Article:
Languages of the Web: appealing to a global market

By Matt Bramowicz
June 6, 2012

For many years, English has been the predominate language of web content.  English speaking viewers made up the majority of the browsing audience, and there was never any need for businesses to extend beyond their native language clientele.

In recent years, however, online trends are shifting to a more diverse global audience.  As the internet reaches more and more users overseas and technology costs continue to decline, more varied language users are not only browsing the web, but contributing to it as well.

As an e-commerce business owner, you may be asking, “What effect does this trend have on my business?  Can’t I just target English language users?”

The short answer to this is no.

If your goal is to be able to maintain a sustainable and successful business, you must be able to adapt to the internet market trends.  Your competitors undoubtedly will adjust their marketing to include a multilingual approach to cater to a broader audience.  By doing so, they will be tapping into a significantly larger resource, allowing them to grow as a business and eclipse their competition.

With millions of options online, brand recognition goes a long way in determining which businesses succeed and which ones don’t.  Search engine optimization weighs heavily on the number of visitors to a site, and by not catering to other languages, you could end up being buried in the search results while your competition flourishes near the top.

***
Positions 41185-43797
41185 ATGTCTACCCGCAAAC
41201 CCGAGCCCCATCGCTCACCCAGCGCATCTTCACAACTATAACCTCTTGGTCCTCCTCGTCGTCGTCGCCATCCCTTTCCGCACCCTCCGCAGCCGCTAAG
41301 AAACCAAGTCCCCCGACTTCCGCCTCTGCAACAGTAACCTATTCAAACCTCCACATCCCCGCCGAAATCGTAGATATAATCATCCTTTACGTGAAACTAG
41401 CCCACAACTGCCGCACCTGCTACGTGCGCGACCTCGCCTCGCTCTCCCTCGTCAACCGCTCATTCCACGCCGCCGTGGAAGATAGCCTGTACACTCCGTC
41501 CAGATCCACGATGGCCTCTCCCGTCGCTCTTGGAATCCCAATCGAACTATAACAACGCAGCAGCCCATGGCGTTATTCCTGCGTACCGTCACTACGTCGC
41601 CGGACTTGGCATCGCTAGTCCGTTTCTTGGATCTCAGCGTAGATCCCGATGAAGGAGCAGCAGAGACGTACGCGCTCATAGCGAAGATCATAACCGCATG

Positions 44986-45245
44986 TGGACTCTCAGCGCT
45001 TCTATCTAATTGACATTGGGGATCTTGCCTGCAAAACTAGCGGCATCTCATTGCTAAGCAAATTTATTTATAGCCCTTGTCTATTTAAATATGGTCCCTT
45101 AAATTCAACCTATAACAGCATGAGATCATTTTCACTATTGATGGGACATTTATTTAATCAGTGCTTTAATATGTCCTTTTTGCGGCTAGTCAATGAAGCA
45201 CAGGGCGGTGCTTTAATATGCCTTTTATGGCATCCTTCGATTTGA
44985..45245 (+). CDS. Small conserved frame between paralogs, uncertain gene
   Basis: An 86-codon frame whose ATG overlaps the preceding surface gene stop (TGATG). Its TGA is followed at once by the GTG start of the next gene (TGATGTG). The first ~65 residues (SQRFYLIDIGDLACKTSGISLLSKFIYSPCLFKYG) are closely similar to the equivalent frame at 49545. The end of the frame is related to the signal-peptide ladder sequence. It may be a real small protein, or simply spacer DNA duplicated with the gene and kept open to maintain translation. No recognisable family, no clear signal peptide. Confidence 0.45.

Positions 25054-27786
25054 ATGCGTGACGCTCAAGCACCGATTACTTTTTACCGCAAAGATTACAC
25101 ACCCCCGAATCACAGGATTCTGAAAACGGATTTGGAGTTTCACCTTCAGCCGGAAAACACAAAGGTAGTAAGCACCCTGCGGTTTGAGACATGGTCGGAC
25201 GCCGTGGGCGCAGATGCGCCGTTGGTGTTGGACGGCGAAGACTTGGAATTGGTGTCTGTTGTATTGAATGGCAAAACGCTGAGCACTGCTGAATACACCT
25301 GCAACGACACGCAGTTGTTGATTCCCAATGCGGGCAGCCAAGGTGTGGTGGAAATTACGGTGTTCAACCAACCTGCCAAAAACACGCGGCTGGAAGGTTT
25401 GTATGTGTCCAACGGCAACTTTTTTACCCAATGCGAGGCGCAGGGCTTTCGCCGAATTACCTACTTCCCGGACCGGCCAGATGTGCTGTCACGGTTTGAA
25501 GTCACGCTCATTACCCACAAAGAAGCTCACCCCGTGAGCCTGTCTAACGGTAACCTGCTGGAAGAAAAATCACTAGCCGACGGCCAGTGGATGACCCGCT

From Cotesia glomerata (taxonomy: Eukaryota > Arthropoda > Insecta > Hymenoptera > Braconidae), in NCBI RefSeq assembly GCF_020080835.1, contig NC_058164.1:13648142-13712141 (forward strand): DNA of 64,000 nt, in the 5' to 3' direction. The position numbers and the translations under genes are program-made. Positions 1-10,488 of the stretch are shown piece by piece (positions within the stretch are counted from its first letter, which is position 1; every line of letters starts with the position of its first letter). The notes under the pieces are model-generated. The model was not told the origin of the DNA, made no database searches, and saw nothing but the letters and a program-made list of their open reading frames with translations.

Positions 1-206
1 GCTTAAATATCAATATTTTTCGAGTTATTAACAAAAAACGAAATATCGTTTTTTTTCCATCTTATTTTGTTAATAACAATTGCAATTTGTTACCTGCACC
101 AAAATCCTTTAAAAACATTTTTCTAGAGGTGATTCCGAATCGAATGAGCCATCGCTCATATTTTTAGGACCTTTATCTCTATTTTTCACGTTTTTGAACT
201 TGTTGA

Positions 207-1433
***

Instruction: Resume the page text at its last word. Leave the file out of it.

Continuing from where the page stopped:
In order to at least stay on the same playing field, you should adapt a globalized, multilingual strategy. While free machine translation tools seem like the most cost-effective solution, in the long run they can hurt your business.  Machine translators are inaccurate at best, and showcasing a grammatically incorrect and error-filled website to your foreign customers will only serve to give the impression that your company is unprofessional or even worse, not legitimate.

Although hiring a professional translation company to translate your website content does cost money, it is the only sure-fire way to put your best foot forward in a new market.  Translation is an investment.  You tend to get what you pay for in terms of quality, but in the long run, it will only serve to benefit your business.

The included info-graphic by Translation Cloud, a professional translation company shows how these emerging trends are affecting businesses on the web and the results they have on the translation community.

Guest author Matt Bramowicz grew up in New Jersey and attended Dickinson College in Pennsylvania, where he received a degree in English and minored in Fine Arts.  He now works as the head of PR/Marketing and as a graphic designer for Translation Services USA, a startup translation and technology company located in New York City.

Translation Services USA has developed social networking applications
such as and

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